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The Use Of Diesel Equipment In Underground Mines.
NIOSH 1977:114 pages
Work group reports, as given at a workshop on the use of diesel equipment in underground coal mines sponsored by NIOSH, are presented. Representatives of industry, labor, government, and academia attended the workshop and were divided into four work groups, which examined the topics: emissions and control technology, environmental characterization and pollutant interaction, health effects, and safety and productivity. The impact of engine and engine operating parameters such as engine type, duty cycle, fuel, maintenance, emissions control, and emissions characterization on diesel emission factors is discussed. Emission control devices are fitted to approximately 90 percent of the 10,000 diesel engines operating in underground mines in North America. Approximately 60 percent utilize oxidation catalysts and 40 percent water scrubbing devices to control emissions. Pollutant interaction and environmental characterization of diesel emissions are discussed. Health effects of diesel emissions are considered. It is noted that there is little experimental data in this area. Existing data has shown potential carcinogenic effects resulting from skin painting experiments in laboratory animals exposed to an inefficient diesel engine producing nitrogen-dioxide, sulfur-dioxide, and particulate concentrations comparable to those found in some underground mines. Safety and productivity are discussed.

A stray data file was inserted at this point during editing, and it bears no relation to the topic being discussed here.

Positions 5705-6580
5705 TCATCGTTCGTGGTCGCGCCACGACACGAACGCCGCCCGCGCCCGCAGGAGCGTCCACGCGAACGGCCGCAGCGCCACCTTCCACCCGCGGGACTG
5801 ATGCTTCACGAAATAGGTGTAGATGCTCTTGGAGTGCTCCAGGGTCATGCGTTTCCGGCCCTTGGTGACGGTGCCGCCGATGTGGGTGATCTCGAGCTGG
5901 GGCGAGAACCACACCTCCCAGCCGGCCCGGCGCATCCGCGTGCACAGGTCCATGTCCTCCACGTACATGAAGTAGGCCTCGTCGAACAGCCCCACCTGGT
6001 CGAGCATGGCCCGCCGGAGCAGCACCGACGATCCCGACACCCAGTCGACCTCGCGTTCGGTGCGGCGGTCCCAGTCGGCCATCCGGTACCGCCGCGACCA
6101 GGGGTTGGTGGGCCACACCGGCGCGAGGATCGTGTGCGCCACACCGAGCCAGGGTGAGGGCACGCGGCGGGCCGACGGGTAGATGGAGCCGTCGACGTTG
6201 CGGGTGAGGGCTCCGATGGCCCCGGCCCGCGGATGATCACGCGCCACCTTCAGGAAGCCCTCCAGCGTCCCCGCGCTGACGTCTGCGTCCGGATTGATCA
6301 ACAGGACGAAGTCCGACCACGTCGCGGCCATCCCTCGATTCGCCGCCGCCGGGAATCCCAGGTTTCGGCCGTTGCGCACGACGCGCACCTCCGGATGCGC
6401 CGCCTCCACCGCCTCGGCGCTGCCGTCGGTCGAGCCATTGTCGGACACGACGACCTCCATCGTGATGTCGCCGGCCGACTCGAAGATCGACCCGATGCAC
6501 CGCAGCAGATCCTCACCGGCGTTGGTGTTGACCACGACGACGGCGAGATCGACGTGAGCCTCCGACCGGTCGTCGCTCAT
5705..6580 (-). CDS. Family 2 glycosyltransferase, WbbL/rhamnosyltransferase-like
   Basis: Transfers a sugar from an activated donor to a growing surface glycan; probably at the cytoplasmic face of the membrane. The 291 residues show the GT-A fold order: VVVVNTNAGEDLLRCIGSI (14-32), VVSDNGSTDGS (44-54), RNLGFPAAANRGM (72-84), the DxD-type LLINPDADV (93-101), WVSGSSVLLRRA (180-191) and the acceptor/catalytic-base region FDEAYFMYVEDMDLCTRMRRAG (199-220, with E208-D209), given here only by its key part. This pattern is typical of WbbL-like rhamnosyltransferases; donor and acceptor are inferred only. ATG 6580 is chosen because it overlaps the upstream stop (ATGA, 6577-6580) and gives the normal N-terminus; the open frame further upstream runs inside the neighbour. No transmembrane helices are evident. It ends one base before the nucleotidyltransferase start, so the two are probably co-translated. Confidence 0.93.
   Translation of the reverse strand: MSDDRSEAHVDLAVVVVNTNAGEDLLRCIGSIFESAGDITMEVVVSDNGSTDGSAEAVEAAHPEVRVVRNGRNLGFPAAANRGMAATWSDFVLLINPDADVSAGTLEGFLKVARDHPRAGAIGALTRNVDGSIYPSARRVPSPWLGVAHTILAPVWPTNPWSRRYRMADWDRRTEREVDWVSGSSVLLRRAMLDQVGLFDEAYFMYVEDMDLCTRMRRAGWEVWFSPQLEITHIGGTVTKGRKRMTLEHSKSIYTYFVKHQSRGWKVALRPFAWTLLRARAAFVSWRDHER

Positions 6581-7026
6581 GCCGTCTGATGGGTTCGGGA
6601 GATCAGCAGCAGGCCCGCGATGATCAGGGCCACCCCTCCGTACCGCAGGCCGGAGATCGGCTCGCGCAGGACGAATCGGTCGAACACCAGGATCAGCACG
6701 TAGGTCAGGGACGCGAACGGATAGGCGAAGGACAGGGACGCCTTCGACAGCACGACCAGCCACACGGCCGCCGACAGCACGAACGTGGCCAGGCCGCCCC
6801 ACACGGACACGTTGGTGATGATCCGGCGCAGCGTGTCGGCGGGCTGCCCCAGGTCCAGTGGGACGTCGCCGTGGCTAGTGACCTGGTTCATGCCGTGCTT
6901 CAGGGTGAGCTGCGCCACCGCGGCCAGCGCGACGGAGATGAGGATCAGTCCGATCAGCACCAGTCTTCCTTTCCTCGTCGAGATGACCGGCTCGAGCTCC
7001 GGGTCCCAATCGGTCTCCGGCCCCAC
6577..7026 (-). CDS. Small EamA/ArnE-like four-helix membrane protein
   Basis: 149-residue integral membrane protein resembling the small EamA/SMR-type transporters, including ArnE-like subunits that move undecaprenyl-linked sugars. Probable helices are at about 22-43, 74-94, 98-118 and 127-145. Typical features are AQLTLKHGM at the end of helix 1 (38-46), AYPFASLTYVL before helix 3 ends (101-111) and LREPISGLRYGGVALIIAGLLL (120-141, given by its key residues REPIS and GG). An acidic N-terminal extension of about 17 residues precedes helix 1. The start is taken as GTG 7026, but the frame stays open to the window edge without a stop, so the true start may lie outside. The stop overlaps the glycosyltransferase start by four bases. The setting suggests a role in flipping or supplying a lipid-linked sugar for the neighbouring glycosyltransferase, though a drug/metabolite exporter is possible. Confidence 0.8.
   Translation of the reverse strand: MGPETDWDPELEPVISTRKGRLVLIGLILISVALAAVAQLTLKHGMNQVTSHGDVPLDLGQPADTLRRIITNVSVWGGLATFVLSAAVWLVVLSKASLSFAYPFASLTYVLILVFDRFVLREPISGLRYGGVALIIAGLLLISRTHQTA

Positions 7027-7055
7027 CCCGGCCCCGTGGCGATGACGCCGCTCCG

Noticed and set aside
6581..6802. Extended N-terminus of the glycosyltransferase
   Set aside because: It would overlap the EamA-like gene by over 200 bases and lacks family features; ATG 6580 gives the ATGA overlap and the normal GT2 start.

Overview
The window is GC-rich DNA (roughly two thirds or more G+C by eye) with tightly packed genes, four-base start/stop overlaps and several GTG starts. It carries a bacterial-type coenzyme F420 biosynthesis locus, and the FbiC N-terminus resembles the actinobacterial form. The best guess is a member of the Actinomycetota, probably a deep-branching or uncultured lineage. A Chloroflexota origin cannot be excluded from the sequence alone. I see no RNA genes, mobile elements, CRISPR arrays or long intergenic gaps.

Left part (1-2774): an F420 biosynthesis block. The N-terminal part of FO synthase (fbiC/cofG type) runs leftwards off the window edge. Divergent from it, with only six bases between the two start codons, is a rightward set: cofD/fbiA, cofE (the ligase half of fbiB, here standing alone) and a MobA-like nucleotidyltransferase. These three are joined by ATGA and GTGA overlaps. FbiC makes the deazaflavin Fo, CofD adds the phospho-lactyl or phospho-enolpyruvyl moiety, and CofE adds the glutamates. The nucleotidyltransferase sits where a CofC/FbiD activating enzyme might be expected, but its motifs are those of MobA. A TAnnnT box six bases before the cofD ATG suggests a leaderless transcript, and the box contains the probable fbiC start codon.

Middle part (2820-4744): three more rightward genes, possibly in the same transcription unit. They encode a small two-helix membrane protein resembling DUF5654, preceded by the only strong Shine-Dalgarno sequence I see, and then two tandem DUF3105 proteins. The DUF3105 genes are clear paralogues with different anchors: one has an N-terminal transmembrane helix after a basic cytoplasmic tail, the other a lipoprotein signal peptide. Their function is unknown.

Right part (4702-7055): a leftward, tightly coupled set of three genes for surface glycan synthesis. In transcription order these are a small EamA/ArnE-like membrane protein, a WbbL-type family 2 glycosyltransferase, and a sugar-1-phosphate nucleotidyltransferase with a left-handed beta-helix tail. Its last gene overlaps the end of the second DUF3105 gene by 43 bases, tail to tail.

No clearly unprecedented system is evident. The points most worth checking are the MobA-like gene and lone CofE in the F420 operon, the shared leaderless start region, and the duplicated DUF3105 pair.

NIOSH-Author; Mine-workers; Diesel-emissions; Equipment-design; Lung-disorders; Analytical-models; Emission-sources; Machine-operation; Lung; Diesel-exhausts;
NIOSH, U.S. Department of Health and Human Services, Morgantown, West Virginia, 114 pages, 52 references
Page last reviewed: September 2, 2020
Content source: National Institute for Occupational Safety and Health Education and Information Division